Upcoming Local Events
Presents a 3-day training workshop
Sunday 1st-Tuesday 3rd March 2020
At High Constantia Conference Centre,
Schoenstatt Gardens, Constantia, Cape Town
Schema therapy training course - Part 2 (Day 4-6)
NOTE: THE WORKSHOP IS DESIGNED SO YOU CAN START WITH IT EVEN IF YOU HAVE NOT DONE DAYS 1-3.
20 CEUs (HPCSA/Psychology - Clinical/Counselling). CEUs in ethics will also be applied for.
This workshop is primarily designed for those registered with the HPCSA as Clinical or Counselling Psychologists. If you are not registered in thee categories please contact us by email so we can consider your application.
Schema Therapy is an evidence-based treatment approach for difficult cases, such as treatment-resistant depression, eating disorders and cases where there is complex trauma or a personality disorder. It is an integrative therapy that draws on the Relational/ interpersonal, Process Experiential/Emotion-Focused and Cognitive-behavioural approaches to psychotherapy. See our website for more information about schema therapy: www.schematherapysouthafrica.co.za
STISA’s training program in Schema Therapy leads to the award of the South African Diploma in Schema Therapy. This is one component of the requirements for applying for certification as a schema therapist with the International Society of Schema Therapy (ISST). Practitioners can benefit from these workshops whether or not they intend to do the full training.
The program is designed as a 6-day course that covers the 40 hours of didactic presentations and experiential exercises required by the ISST. The March 2020 workshop covers the second half of the program.
• Day 4 (Sunday): 9h00-17h00:
The workshop is designed to be practical. Most participants find they can use what they learn with cases in their own practice right away. Clinical examples are presented on DVD or as audio segments, and there are practical experiential exercises. During the workshop, you are encouraged to think about your own cases and how the concepts and interventions presented in the workshop might apply to them. Questions are welcomed particularly where they relate to your own cases.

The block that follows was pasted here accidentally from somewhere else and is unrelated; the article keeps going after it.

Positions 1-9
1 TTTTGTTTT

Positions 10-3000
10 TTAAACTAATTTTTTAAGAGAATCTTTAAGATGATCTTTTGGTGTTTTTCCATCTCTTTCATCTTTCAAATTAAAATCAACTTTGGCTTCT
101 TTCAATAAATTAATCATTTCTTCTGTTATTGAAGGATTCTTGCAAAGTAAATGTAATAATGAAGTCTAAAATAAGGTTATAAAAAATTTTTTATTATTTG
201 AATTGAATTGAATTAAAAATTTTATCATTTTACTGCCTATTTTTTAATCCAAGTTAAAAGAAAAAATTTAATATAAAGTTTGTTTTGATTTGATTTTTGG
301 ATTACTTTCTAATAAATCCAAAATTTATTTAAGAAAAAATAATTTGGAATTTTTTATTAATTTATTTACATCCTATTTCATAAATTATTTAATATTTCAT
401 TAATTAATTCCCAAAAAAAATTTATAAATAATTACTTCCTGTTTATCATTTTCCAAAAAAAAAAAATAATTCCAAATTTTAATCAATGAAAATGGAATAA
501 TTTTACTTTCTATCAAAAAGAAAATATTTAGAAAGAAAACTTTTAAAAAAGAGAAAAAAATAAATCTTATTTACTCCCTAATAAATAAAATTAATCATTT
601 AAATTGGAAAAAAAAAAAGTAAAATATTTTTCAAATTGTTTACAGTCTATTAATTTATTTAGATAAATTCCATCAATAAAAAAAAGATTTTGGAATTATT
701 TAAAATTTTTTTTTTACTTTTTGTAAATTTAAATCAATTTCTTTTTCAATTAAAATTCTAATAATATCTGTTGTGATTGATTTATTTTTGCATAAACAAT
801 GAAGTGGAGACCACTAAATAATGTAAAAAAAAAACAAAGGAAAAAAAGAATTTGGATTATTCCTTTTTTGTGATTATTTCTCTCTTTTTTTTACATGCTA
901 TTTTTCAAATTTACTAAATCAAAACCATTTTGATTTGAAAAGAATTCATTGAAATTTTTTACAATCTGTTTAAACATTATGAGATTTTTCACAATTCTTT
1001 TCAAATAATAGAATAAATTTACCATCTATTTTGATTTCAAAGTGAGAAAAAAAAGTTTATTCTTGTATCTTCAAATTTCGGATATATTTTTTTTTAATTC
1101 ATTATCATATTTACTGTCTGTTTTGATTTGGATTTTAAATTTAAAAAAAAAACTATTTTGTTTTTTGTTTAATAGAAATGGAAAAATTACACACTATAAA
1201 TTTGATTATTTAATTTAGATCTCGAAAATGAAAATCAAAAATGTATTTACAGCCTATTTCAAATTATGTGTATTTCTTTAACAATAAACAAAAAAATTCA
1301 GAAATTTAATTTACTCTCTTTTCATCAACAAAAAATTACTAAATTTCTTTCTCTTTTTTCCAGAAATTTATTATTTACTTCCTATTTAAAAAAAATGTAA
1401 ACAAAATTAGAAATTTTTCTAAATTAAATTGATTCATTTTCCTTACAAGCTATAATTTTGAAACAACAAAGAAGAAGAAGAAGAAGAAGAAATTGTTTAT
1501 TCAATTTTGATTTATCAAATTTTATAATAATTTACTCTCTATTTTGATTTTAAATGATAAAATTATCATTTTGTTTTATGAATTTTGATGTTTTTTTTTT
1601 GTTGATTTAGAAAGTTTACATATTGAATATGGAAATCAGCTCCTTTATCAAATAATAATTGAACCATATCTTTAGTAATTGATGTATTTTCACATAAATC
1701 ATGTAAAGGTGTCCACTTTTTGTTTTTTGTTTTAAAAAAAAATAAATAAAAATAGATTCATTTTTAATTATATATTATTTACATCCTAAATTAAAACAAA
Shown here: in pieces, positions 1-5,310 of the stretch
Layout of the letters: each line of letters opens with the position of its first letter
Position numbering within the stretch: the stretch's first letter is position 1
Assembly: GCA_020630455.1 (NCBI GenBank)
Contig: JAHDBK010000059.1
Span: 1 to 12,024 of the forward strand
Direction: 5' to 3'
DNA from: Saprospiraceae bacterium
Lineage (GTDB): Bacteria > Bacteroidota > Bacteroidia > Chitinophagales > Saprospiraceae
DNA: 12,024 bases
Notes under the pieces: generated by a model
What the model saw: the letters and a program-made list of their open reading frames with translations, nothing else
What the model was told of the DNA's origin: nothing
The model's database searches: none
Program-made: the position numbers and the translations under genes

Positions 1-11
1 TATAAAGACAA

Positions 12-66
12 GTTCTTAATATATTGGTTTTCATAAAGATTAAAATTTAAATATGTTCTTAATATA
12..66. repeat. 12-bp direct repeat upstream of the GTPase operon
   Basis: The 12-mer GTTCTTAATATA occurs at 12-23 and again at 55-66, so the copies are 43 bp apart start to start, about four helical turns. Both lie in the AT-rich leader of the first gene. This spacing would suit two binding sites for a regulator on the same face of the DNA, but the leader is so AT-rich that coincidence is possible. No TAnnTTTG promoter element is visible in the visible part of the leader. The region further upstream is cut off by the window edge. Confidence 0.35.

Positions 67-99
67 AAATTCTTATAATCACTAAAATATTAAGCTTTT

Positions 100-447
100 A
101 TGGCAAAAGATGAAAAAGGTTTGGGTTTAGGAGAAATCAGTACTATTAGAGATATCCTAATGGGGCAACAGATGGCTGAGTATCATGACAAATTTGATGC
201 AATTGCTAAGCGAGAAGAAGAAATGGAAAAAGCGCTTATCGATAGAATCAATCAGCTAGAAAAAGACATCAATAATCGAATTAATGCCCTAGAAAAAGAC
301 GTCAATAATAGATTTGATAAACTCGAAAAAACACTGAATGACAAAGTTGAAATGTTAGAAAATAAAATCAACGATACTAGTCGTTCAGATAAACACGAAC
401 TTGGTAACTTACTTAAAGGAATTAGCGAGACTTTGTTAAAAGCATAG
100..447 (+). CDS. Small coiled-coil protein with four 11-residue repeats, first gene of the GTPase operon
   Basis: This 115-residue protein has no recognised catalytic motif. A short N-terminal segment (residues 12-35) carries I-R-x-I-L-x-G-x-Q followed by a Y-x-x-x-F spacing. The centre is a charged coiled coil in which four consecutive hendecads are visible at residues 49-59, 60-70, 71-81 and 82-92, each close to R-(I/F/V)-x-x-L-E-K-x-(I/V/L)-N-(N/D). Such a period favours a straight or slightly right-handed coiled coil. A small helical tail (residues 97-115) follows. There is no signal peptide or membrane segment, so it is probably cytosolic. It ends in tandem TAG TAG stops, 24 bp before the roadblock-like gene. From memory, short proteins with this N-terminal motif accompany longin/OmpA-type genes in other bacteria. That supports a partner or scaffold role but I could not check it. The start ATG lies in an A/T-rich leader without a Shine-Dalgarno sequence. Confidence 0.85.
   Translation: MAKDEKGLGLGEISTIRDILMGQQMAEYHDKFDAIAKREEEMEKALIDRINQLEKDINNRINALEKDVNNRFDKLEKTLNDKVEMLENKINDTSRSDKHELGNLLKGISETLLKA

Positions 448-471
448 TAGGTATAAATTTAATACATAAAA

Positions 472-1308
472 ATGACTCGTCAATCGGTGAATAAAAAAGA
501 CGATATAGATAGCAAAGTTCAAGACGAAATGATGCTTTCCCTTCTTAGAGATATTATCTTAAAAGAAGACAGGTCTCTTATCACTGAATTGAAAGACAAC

There is a limit of 20 places (to meet ISST training requirements) and STISA reserves the right to cancel the workshop if less than 6 participants sign up.
To secure your place, you must pay a deposit of at least R800. To get the Extra early bird, the rate you must pay R5900 (less any deposit already paid) by 6th December 2019. To get the Early bird rate, you must pay R6300 (less any deposit already paid) by January 10th 2020. Otherwise, the full amount of R6800 (minus deposit) must be paid on or before Friday 14th February 2020.
On Google Maps enter Schoenstatt Retreat and Conference Centre
or High Constantia Conferencing.
Provided daily: Generous catering: Tea/coffee/snack on arrival (from 8h00) and during morning and afternoon breaks, lunch, free Wi-fi, parking.
The Self in Practice: Letting go of unhelpful self-concepts.
According to the American Psychological Association, Acceptance and Commitment Therapy (ACT) is a research-supported model for the treatment of various conditions such as Chronic Pain, Depression, Mixed anxiety, Obsessive-Compulsive Disorder and Psychosis.
HPCSA: 7 points accredited for Clinical-, Counselling- and Educational Psychologists as well as Registered Counsellors.
14 September 2019 in Centurion
Leriba Lodge, 245 End St, Clubview, Centurion
27 September 2019 in Cape Town
The Cape Milner Hotel, 2 Milner Rd, Tamboerskloof, Cape Town
R1 750 for professionals
R 950 for students
International Author and Presenter
Dr. Louise McHugh is an Associate Professor at University College Dublin, Ireland and a world leading researcher in the area of Acceptance and Commitment Therapy and Relational Frame Theory. She is a Fellow of the Association for Contextual Behavioral Science (ACBS) and has published over 80 papers in the area of CBS. She was an editor for the New Harbinger text The Self and Perspective Taking and author of the Amazon best seller A Contextual Behavioral Guide to the Self. She is a Recognized Peer Reviewed ACT Trainer and an Action Editor for the Journal of Contextual Behavioral Science.